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New cybercrime trends developing
MADISON, Wis. (8/16/12)--While cybercriminals focus on making a fast buck with e-mail, texting and phone frauds designed to capture consumers' account numbers, other cybercrime trends are worth noting.

Several new ones are featured in the Internet Crime Complaint Center's  (IC3) latest scam alert (Aug. 8), some offering new twists to old scams.  Credit unions in educating their members to be wary of any fraud, may want to include information about these. They include:

  • Fake political survey.  A multi-choice "political survey" is taking advantage of consumers during the election year, said IC3. The scam involves telephone calls to consumers. After answering the survey, they are told they have won a free cruise to the Bahamas.  The caller, after providing a website address to "prove legitimacy," requests the "winner's" e-mail address for notification purposes and credit card information to cover port fees. The website has limited information, with photos, testimonials, and "Caribbean Line" banner.
  • Online phonebook. IC3 received several complaints about a phone book website, where anyone could post other individuals' information to the site. Some were verbally bullied, saw uncensored comments and false accusations posted about them. Personal information available on the site included: full name, unlisted cell phone numbers, e-mail addresses, direct links to private Facebook accounts, photos and more. The website allows users to anonymously call anyone on the site directly from the Web, as well as track them with a Global Positioning System.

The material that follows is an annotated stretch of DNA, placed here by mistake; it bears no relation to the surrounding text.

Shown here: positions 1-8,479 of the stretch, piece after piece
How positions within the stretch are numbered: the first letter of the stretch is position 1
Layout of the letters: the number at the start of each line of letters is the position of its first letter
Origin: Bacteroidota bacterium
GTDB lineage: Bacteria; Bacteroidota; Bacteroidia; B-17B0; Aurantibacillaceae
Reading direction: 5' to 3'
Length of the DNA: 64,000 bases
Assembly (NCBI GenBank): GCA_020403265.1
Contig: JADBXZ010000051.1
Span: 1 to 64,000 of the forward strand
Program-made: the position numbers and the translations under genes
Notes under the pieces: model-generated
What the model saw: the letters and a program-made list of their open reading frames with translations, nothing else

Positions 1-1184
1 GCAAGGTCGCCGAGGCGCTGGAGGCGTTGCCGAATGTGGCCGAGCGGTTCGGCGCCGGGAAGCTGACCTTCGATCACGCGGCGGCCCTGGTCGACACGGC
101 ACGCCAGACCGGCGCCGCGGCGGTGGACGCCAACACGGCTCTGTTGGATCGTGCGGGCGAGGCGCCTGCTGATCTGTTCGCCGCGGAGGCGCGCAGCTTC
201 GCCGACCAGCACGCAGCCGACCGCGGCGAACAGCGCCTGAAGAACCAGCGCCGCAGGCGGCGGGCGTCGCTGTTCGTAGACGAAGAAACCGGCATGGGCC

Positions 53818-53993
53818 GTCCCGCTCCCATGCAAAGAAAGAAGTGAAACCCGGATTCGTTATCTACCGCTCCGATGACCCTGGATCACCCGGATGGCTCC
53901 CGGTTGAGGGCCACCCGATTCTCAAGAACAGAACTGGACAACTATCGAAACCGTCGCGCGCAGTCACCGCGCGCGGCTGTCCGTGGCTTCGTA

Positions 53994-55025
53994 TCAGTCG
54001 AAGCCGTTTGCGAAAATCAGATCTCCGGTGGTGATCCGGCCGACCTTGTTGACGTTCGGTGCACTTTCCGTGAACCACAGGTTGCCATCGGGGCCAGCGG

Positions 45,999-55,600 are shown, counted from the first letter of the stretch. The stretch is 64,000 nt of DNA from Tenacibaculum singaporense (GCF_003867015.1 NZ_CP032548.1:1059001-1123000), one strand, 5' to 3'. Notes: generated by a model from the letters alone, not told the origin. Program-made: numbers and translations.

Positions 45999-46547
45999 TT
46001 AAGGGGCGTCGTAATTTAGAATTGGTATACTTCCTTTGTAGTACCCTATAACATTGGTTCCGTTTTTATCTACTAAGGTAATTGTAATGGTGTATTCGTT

• Free credit service website. A website claiming to offer "free" credit services such as credit scores and credit monitoring generated more than 2,000 complaints to IC3. Customers reported being charged a monthly service fee. The agreement terms advise that the "free" report lasts only for a limited time. At the end of the term, the website, using financial information the customer provided charged a monthly membership service ranging from $19.95 to $29.95. The Better Business Bureau has given the website an F rating because 1,037 complaints were filed against the business, eight were not resolved, 17 were deemed serious,  and advertising issues were involved, said IC3.
In addition to IC3's report, and of specific interest to credit unions' security staff, Guardian Analytics and security firm McAfee have discovered a criminal operation, dubbed "Operation High Roller," that targets high balance bank accounts from the U.S., Latin America and countries from the European Union (softpedia.com June 27 and CIO India News July 5).

The operation highlights the fact that criminals continually evolve and advance their methods and that financial institutions need to re-examine their security controls and assumptions and not rely just on existing security strategies to protect consumers' data, said CIO India News.

The report notes a shift from traditional man-in-the-browser attacks on the victim's PC to server-side automated attacks. Criminals have moved from multipurpose botnet servers to using servers dedicated to processing fraudulent transactions.

It also said the campaign is global, affects commercial accounts and high net-worth individuals, and impacts financial institutions, including credit unions, of all sizes.
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